Callander officially dedicates street to servicemen and women
On Friday, the Municipality of Callander and Royal Canadian Legion Branch #445 officially inaugurated a section a main street as 'Veterans’ Way' to honour the men and women who served our country. (Eric Tascher/CTV News)
NORTH BAY -- On Friday, the Municipality of Callander and Royal Canadian Legion Branch #445 officially inaugurated a section a main street as 'Veterans’ Way' to honour the men and women who served our country.
As the bagpipes played and the banners were unveiled, retired Sgt. Richard Rhindress said it was a moment to cherish
"I've done tours in the Golan Heights and Bosnia with the UN,” said Rhindress, a member of the Callander Legion. “More Canadians should take to heart what veterans have accomplished."
A section of Lansdowne Street East from the cenotaph to Callander Bay Drive is now known as Veterans’ Way. However, it will continue to be named Lansdowne Street, similar to how Highway 401 is referred to as the Highway of Heroes.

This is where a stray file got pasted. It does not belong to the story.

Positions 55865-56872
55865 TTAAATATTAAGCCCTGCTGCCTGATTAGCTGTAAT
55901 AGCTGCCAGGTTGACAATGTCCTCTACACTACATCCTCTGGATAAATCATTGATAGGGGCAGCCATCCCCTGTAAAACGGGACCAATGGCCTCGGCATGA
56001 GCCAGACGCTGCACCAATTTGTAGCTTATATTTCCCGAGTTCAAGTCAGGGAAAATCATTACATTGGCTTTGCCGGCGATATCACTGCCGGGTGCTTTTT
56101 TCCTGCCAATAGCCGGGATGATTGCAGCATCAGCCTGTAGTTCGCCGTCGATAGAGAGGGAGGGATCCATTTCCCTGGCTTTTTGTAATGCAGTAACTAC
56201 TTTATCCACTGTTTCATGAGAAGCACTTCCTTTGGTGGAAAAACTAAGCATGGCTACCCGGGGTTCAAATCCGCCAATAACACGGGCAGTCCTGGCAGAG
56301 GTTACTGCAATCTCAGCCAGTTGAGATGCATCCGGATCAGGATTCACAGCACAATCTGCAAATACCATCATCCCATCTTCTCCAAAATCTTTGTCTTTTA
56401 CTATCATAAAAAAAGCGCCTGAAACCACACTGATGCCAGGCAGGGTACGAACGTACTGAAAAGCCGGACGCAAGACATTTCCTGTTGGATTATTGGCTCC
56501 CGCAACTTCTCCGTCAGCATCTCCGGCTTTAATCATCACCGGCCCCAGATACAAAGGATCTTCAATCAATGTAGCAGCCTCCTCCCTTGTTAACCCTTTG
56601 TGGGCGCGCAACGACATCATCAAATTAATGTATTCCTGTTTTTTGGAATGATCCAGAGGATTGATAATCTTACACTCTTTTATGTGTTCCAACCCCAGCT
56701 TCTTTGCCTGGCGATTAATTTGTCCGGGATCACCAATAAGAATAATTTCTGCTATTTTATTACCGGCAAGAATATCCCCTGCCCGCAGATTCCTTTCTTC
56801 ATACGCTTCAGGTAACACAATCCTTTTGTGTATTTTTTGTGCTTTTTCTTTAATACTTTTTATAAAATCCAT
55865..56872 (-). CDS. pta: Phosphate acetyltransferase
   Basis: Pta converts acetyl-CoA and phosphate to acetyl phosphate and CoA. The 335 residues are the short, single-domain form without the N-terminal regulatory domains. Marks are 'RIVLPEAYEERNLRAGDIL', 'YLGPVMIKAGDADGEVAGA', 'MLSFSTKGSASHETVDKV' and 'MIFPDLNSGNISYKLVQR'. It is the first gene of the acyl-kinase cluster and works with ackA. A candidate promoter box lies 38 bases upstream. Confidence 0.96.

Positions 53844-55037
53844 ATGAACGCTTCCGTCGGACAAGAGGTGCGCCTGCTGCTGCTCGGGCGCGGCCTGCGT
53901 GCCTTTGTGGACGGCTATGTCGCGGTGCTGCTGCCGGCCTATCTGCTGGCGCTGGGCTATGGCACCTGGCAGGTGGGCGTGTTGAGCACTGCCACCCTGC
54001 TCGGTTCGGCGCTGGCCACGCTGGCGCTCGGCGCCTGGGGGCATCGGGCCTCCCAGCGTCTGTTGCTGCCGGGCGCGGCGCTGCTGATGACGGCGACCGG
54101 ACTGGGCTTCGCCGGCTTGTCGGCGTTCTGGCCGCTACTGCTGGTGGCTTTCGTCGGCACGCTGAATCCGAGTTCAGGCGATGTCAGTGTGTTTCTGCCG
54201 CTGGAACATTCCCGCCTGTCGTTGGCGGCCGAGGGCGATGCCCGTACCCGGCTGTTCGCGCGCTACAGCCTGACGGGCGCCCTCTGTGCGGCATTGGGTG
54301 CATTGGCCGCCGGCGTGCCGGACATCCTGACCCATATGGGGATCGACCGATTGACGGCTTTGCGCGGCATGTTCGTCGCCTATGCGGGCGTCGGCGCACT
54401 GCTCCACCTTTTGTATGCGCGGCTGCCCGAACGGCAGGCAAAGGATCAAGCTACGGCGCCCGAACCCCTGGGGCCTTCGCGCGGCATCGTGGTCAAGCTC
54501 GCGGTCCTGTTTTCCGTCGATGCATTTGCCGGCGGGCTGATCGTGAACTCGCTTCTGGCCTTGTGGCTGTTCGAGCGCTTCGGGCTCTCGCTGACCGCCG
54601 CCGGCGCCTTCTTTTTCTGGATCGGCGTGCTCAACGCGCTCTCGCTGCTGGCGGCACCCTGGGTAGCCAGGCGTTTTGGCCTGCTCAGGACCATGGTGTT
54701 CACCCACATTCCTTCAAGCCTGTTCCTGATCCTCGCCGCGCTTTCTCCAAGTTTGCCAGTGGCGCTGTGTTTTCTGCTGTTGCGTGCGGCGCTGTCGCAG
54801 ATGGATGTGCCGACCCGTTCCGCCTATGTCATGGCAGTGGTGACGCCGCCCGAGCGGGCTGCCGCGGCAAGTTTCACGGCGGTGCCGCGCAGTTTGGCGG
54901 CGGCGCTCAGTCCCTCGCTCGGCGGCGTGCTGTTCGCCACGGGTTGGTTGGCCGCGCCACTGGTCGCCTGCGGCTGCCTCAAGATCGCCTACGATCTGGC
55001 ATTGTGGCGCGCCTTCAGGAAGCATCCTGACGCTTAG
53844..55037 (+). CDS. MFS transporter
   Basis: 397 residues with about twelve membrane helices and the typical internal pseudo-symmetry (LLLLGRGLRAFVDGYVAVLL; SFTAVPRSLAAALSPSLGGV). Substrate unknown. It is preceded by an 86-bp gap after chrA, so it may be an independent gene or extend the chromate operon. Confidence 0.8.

The Legion approached municipal council about the idea, after seeing municipalities in southern Ontario take a similar approach.
“This is perfect timing with two weeks before Remembrance Day,” said Legion president Marc Picard.
Picard said he wants people walking on the street and drivers to reflect on the sacrifices veterans have made when they see the banners and signs.
“I just want them to pause and remember and think of the freedom they get because of these people,” said Picard, whose father served in Korea and his father-in-law fought in the Second World War.
Picard approached former Mayor Hec Lavigne about the idea and council unanimously jumped on board. Lavigne passed away earlier this year.
“What I’m really seeing it as is a reflection -- people can look at it and start reflecting and start thinking,” said current Mayor Rob Noon. “It's because of their sacrifices that we have what we have."
About 130 men and women from the Callander area served in the First World War.
"In 1955, I joined the military as (part of) the Royal Canadian Army Service Core," said veteran James Dean. "I did my two years as an apprentice and then I went into the regular force.”
The entire project cost about $4,000, with $1,600 needed for yearly maintenance to the banners.
But to some, the cost is minimal when it comes to what it symbolizes to those who served our country.